New Delhi should do correct math on direct flights between China, India: Global Times editorial
Published: Jun 22, 2024 12:19 AM
Illustration: GT

Illustration: GT

Direct passenger flights between China and India have been suspended for four years and have not yet been restored. A Reuters report on Thursday said that several times over the past year or so, China's government and airlines have asked India's civil aviation authorities to re-establish direct air links, but India has shunned the call. The report cited a senior Indian official as saying that "unless there is peace and tranquility on the border, the rest of the relationship cannot move forward." The Times of India reported that India remains hesitant due to ongoing tensions over a border dispute. 

As the two most populous countries in the world as well as neighbors, not having direct flights is obviously extremely abnormal. At present, India still imposes strict visa restrictions on Chinese citizens. Chinese people applying for business visas are faced with all kinds of difficulties. Most Chinese students admitted to Indian universities fail to obtain Indian visas. Chinese journalists in India have also encountered discriminatory treatment such as rejection of visa renewal applications and forced departure within a time limit. There are no permanent journalists between the two countries and media exchanges have been thwarted. In addition, since India tightened restrictions on investment from China in 2020, about 200 investment applications from Chinese companies are still waiting for approval by the Indian government.

The reason why India does this is related to its current complicated mindset toward China. First of all, some Indian politicians insist that "as long as border differences are not resolved, bilateral relations will not return to normal" when handling many specific bilateral affairs, and "border problems" seem to have become a convenient excuse for India to avoid carefully considering the pros and cons of its own interests in specific affairs. Second, some people in India are still obsessed with the idea of "decoupling" from China and have adopted "decoupling" policies in a number of fields. They believe that the more they rid themselves of dependence on and reduce exchanges with China, the better, as if India can develop faster that way.

In fact, seeking decoupling from the Chinese economy is neither economical nor realistic, and even less possible. In recent years, China-India trade has grown against this trend, reflecting the genuine needs of both countries. According to Indian statistics, bilateral trade reached $118.4 billion in the fiscal year 2023-24. A survey report by India's "Business Today" in December last year showed that over half of Indians purchased "Made in China" products during that year. Some Indian scholars admit that bilateral trade is destined to increase. BBC also quoted Indian experts as saying that India's efforts to reduce import dependence on China have failed. There were approximately 1.0674 million trips between the two countries in 2019, and approximately 869,600 Indian citizens entered the Chinese mainland. Whether viewed from an economic perspective or in terms of personnel exchanges, resuming direct flights benefits China, but even more so India.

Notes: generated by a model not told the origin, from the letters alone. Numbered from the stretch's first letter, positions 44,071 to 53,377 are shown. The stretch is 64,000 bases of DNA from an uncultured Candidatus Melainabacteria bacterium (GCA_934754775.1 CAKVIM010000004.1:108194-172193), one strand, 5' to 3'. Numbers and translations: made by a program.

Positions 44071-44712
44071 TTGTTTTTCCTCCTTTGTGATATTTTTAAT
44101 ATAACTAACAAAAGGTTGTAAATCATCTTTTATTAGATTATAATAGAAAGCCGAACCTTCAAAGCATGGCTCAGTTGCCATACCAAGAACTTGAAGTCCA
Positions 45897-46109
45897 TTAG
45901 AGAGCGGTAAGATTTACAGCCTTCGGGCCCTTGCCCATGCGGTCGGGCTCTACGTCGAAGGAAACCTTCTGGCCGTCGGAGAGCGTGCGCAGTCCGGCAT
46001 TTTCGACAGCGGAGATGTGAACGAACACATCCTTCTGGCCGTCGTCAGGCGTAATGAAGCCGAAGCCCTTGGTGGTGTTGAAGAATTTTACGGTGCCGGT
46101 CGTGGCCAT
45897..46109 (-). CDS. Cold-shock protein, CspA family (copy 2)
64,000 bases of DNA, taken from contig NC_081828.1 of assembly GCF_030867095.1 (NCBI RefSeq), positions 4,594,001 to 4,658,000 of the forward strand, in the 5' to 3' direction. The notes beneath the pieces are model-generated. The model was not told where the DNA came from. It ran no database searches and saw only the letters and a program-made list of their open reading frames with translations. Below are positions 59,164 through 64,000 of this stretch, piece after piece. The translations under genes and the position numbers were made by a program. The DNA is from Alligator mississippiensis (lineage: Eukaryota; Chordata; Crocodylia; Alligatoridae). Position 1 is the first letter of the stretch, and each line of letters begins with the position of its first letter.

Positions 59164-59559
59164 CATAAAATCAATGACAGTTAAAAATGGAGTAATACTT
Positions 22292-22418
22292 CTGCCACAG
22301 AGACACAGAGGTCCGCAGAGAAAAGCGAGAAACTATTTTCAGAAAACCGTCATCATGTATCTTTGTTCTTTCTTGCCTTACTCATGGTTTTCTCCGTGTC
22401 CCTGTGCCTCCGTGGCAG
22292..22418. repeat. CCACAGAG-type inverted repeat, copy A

India seems to be dominated by a mindset of "demanding" and "coercion" in its relations with China, using bilateral reciprocal actions and even its own commitments as leverage to gain advantageous positions in border issues or bilateral relations. Recently, a series of statements and actions from India on the Taiwan question have reflected this mentality. Some Indian experts, based on distorted facts about border issues, believe that India should not adhere to its commitments on the Taiwan question, and even claim they could use the "Taiwan card" in negotiations with China on border issues.

Due to its optimistic view of its own position in the international arena and China-India bilateral relations, the Indian side always seems to believe that China needs India and is eager to ease relations with the country. At the very least, New Delhi believes it can get something from Washington by keeping China-India relations in a state of tension. In reality, whether it's the border issue or other matters, India has very few bargaining chips with China, which is far from what New Delhi imagines. Indian media has repeatedly hinted at easing visa restrictions for Chinese technical personnel, which is a manifestation of how its visa policy restrictions undermine its own interests.

The Chinese side has consistently believed that China-India relations concern the well-being of the 2.8 billion people in both countries, and that their common interests outweigh their differences. This is an objective statement of fact. Whether China-India relations should be boosted is determined by the objective realities of both countries, not by the subjective wishes of some political figures. It is estimated that this year, 130 million outbound trips will be made from China. While countries like Japan, South Korea, and Southeast Asian nations warmly welcome Chinese tourists, India seems content to shut its doors to them. By continuing to refuse visas and resist resuming direct flights, India risks losing Chinese business and tourism to other destinations. New Delhi should take this into account and resolve it wisely.